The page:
Do not define a substring index for membership attributes (for example, member,uniquemember) because it can impact Directory Server performance. When adding or removing members, for example,uniquemember to a group with many members, the computation of the uniquemember substring index requires to evaluating all uniquemember values and not only added or removed values.

2.3. Default index attributes

Directory Server stores the default index attributes in the cn=default indexes,cn=config,cn=ldbm database,cn=plugins,cn=config entry. To display them, including their index types, enter:

# ldapsearch -D "cn=Directory Manager" -W -H ldap:// -b "cn=default indexes,cn=config,cn=ldbm database,cn=plugins,cn=config" -s one -o ldif-wrap=no

Table 2.1. Directory Server default index attributes



























Removing the attributes listed in the table (system indexes) from the index of databases can significantly affect the Directory Server performance.

2.4. Maintaining the indexes of a specific database using the command line

You can use the dsconf utility to maintain index settings using the command line.


  • For example, to add the roomNumber attribute to the index of the userRoot database with the index types eq and sub, enter:

    # dsconf -D "cn=Directory Manager" ldap:// backend index add --attr roomNumber --index-type eq --index-type sub --reindex userRoot

    The --reindex option causes that Directory Server automatically re-indexes the database.

  • For example, to add the pres index type to the index settings of the roomNumber attribute in the userRoot database, enter:

    # dsconf -D "cn=Directory Manager" ldap:// backend index set --attr roomNumber --add-type pres userRoot
  • For example, to remove the pres index type from the index settings of the roomNumber attribute in the userRoot database, enter:

    # dsconf -D "cn=Directory Manager" ldap:// backend index set --attr roomNumber --del-type pres userRoot
  • For example, to remove the roomNumber attribute from the index in the userRoot database, enter:

    # dsconf -D "cn=Directory Manager" ldap:// backend index delete --attr roomNumber userRoot


  • List the index settings of the userRoot database:

    # dsconf -D "cn=Directory Manager" ldap:// backend index list userRoot

2.5. Recreating an index while the instance offline

You can use the dsctl db2index utility for reindexing the whole database while the instance is offline.


  • You created an indexing entry or added additional index types to the existing userRoot database.


  1. Shut down the instance:

    # dsctl instance_name stop
  2. Recreate the index:

    1. For all indexes in the database, run:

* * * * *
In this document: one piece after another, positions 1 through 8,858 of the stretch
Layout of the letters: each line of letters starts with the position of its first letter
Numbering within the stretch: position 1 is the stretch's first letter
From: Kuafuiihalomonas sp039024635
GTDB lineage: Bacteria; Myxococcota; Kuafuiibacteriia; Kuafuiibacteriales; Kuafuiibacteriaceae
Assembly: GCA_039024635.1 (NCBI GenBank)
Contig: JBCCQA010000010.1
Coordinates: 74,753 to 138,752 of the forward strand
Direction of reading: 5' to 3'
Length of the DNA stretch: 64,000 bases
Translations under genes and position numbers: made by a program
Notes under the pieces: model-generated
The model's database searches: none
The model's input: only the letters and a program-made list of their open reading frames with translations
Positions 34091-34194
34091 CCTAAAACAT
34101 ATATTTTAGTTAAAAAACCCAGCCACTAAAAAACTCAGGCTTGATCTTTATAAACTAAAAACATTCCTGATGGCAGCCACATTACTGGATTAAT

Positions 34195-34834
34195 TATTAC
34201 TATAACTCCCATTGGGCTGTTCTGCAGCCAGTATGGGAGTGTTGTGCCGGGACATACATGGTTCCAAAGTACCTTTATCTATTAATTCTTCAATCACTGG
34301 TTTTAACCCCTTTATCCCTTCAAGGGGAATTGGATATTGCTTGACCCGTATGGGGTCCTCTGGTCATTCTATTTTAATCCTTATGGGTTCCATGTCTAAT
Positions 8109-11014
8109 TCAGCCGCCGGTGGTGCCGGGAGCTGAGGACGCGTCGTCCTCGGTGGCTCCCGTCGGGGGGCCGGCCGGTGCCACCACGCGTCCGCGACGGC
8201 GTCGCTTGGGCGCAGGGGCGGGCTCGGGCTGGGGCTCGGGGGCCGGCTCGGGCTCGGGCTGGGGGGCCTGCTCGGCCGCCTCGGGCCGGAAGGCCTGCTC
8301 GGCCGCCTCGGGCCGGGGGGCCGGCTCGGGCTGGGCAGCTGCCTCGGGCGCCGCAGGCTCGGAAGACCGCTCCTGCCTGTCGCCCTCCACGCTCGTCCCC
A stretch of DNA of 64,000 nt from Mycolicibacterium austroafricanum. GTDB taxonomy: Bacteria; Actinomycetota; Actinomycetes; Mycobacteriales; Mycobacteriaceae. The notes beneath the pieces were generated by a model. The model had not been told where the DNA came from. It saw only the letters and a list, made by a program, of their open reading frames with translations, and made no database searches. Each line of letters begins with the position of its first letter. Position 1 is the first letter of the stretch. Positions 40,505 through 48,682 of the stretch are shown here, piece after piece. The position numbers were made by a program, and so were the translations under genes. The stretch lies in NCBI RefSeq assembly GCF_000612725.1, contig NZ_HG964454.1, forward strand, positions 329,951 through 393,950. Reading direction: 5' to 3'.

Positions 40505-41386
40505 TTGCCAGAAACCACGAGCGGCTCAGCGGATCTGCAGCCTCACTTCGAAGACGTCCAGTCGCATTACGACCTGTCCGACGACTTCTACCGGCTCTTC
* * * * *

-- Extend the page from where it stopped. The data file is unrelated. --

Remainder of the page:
# dsctl instance_name db2index
      [23/Feb/2023:05:38:28.034826108 -0500] - INFO - check_and_set_import_cache - pagesize: 4096, available bytes 1384095744, process usage 27467776
      [23/Feb/2023:05:38:28.037952026 -0500] - INFO - check_and_set_import_cache - Import allocates 540662KB import cache.
      [23/Feb/2023:05:38:28.055104135 -0500] - INFO - bdb_db2index - userroot: Indexing attribute: aci
      [23/Feb/2023:05:38:28.134350191 -0500] - INFO - bdb_db2index - userroot: Finished indexing.
      [23/Feb/2023:05:38:28.151907852 -0500] - INFO - bdb_pre_close - All database threads now stopped
      db2index successful
    2. For specific attribute indexes, run:

      # dsctl instance_name db2index userRoot --attr aci cn givenname

      The following command recreates indexes for aci, cn, and givenname attributes.

    3. For more information regarding dsctl (offline) command, run:

      # dsctl instance_name db2index --help
  3. Start the instance:

    # dsctl instance_name start


  • List the index settings of the userRoot database:

    # dsconf -D "cn=Directory Manager" ldap:// backend index list userRoot

2.6. Maintaining the indexes of a specific database using the web console

You can use the web console to maintain index settings in Directory Server.


  • You are logged in to the instance in the web console.


  • Navigate to DatabaseSuffixessuffix_nameIndexesDatabase Indexes.

    • To add an attribute to the index:

      • Click Add Index.
      • Enter the attribute name to the Select An Attribute field.
      • Select the index types.
      • Select Index attribute after creation.
      • Click Create Index.
    • To update the index settings of an attribute:

      • Click the overflow menu next to the attribute, and select Edit Index.
      • Update the index settings to your needs.
      • Select Index attribute after creation.
      • Click Save Index.
    • To delete an attribute from the index:

      • Click the overflow menu next to the attribute, and select Delete Index.
      • Select Yes, I am sure, and click Delete.
      • In the Suffix Tasks menu, select Reindex Suffix.


  • Navigate to DatabaseSuffixessuffix_nameIndexesDatabase Indexes, and verify that the index settings reflect the changes you made.